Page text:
The State of the UK Climate 2020
In February 2020, hundreds of properties were affected by devastating flooding from storms Ciara and Dennis arriving only one week apart in what was the wettest February on record for the UK. In August 2020, a major heatwave affected much of southern England. And in October 2020, the UK recorded its wettest day on record.
Climate change has already increased the risks and impacts of these types of extreme weather events in the UK. Around the world, the intensity and frequency of heatwaves, such as the recent event in Canada, may be attributed to climate change, and, since a warmer atmosphere can hold more moisture, this link may also extend to extreme rainfall.
In this country, we are lucky to have a rich legacy of observational data from systematic networks of weather stations. That legacy stretches back to the origins of the Met Office in the 19th century, and early instrumental measurements in the 17th century. This observational record – with routine monitoring an important legacy of our Victorian predecessors - is vital in providing us with a long-term context. So, what do these observations tell us about the current state of our climate?
What is the State of the UK Climate report?
The State of the UK Climate 2020 report provides an accessible, authoritative and up-to-date assessment of UK climate trends, variations and extremes based on the most up-to-date observational datasets of climate quality. The report is an annual publication by the Met Office, published as a Special Supplement to the Royal Meteorological Society’s International Journal of Climatology.
The report presents a summary of the UK weather and climate through the year 2020, looking at key variables – temperature and rainfall – as well as sunshine, wind and snow. It compares year 2020 against the most recent decade 2011-2020 (our most recent experience of the UK’s climate), 30-year averages for 1981-2010 and 1961-1990, while the full climate series provide a critical long-term perspective. This year’s report also contains a first look at the 1991-2020 climatological reference period.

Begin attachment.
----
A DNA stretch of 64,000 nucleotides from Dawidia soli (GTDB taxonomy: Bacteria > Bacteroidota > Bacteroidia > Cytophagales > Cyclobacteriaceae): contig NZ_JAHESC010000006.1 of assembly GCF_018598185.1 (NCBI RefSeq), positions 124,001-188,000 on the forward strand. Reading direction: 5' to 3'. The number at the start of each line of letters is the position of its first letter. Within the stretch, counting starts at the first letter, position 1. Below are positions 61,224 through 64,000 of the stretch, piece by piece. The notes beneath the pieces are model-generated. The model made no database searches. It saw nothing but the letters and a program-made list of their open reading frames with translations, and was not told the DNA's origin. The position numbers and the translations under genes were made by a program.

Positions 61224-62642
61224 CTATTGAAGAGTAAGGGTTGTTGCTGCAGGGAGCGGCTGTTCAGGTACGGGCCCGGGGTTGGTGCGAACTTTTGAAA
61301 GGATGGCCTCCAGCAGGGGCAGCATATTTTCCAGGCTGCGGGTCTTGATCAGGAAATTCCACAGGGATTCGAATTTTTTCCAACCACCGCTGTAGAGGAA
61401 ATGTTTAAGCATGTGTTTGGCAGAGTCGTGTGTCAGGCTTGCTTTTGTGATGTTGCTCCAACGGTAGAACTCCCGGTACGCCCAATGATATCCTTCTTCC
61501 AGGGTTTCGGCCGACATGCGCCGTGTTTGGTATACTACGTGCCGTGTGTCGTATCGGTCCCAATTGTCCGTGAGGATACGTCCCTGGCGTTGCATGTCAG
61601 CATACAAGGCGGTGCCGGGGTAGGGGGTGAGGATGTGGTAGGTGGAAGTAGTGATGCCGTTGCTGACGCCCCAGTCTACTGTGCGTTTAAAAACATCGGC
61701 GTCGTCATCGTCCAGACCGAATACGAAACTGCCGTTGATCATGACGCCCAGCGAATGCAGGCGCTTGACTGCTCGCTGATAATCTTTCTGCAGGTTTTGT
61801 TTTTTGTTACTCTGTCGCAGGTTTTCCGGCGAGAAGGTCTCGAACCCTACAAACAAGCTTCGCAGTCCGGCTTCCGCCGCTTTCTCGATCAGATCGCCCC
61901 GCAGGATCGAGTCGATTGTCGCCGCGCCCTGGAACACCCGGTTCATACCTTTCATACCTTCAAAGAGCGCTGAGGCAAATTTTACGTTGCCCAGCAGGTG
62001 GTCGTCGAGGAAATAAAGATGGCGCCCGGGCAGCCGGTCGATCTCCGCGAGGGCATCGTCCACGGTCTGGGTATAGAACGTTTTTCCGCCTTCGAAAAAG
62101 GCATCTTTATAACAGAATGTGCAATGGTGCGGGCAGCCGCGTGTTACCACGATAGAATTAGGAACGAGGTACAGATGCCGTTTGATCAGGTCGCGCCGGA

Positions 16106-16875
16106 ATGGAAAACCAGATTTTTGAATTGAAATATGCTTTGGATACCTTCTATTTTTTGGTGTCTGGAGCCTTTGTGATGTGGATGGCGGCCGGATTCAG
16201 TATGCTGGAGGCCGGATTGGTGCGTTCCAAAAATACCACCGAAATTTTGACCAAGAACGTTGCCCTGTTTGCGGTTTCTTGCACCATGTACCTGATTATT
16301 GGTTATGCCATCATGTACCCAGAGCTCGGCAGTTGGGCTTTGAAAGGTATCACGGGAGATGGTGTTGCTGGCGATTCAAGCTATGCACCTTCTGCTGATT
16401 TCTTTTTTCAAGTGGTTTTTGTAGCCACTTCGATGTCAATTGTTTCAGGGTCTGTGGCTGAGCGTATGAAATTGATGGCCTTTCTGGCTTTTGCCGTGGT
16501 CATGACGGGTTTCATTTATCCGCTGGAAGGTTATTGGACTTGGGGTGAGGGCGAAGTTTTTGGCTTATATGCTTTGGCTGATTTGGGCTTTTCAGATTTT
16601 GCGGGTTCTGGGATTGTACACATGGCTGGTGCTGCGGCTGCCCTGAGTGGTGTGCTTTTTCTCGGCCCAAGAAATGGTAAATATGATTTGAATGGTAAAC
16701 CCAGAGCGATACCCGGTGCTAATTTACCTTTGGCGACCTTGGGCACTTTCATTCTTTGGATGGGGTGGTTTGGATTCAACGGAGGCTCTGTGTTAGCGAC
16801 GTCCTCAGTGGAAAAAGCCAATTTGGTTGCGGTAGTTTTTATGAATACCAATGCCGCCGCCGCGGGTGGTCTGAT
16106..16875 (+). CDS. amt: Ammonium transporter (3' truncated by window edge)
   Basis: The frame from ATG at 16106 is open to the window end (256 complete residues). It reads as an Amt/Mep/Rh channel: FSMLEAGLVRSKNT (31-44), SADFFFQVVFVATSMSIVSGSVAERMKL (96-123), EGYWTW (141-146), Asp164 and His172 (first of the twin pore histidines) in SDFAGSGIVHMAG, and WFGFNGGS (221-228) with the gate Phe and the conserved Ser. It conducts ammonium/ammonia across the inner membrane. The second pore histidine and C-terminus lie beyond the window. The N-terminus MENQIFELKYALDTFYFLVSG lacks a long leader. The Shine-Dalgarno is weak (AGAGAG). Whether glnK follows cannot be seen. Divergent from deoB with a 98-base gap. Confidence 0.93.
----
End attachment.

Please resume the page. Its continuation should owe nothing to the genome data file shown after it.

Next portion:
Much of the report is based on the HadUK-Grid dataset of 1km resolution gridded climate data for the UK, built from the full collection of historical weather station observations stretching back to 1862. It is a key resource for monitoring the UK’s climate. The report also includes a section on sea level rise around the UK by the National Oceanography Centre and a summary of first leaf and bare tree dates for four common tree or shrub species by the Woodland Trust using Nature’s Calendar Citizen Science data.
What are the key findings?
The observations provide evidence that the UK’s climate is already changing. Recent decades have been warmer, wetter and sunnier than the 20th century.
All top-ten warmest years for the UK in a series from 1884 have occurred since 2002, and six of the ten wettest years for the UK in a series from 1862 have occurred since 1998.
The latest year is consistent with this general picture: 2020 was the third-warmest, fifth-wettest and eight sunniest year on record for the UK, and no other year has fallen in the top-ten for all three variables.
A preliminary comparison of 30-year long-term averages for the periods 1961-1990 and 1991-2020 show that the UK’s climate has warmed by 0.9°C with rainfall increasing by 6%.
What about extreme weather events?
The inherently variable nature of the UK’s climate means that extreme weather events are to be expected in any given year. However, the extreme weather events of 2020 are generally consistent with this picture of a changing climate, particularly an increase in high temperature and high rainfall extremes.
37.8°C was recorded on 31st July, the UK’s third warmest day on record, and southern England was affected by a significant heatwave in August, with 34°C exceeded for seven consecutive days. 34°C has been reached in seven of the last 10 years 2011-2020 compared to seven out of the previous 50 years 1961-2010. The likelihood of extreme summer temperatures affecting the UK has increased, for example a recent study on the hot UK summer 2018 found it was 30-times more likely as a result of human influence on the climate system.
Two of the three wettest days on record for the UK (in a series of more than 47,000 days) occurred in 2020; again with a recent study estimating that the record rainfall of 3 October 2020 was 2.5 times more likely as a result of this human influence.
Storms Ciara and Dennis formed part of the wettest February on record for the UK in a series from 1862, and for England and Wales since 1766 – these storms followed recent severe flooding only three months earlier in November 2019. The UK has recorded its wettest February, April, June, November and December on record – five out of twelve months – in just over ten years.
Overall this report paints a picture of the emerging influence of climate change in the UK’s observations. It is happening now, and this report helps illustrate and update the vital observational evidence.
About the author
Mike Kendon is a climate information scientist at the Met Office National Climate Information Centre (NCIC), which he joined in 2009. He helps develop and maintain systems to monitor the UK’s climate based on observations from the surface network of weather stations, and is the lead author for the Met Office’s State of UK Climate report.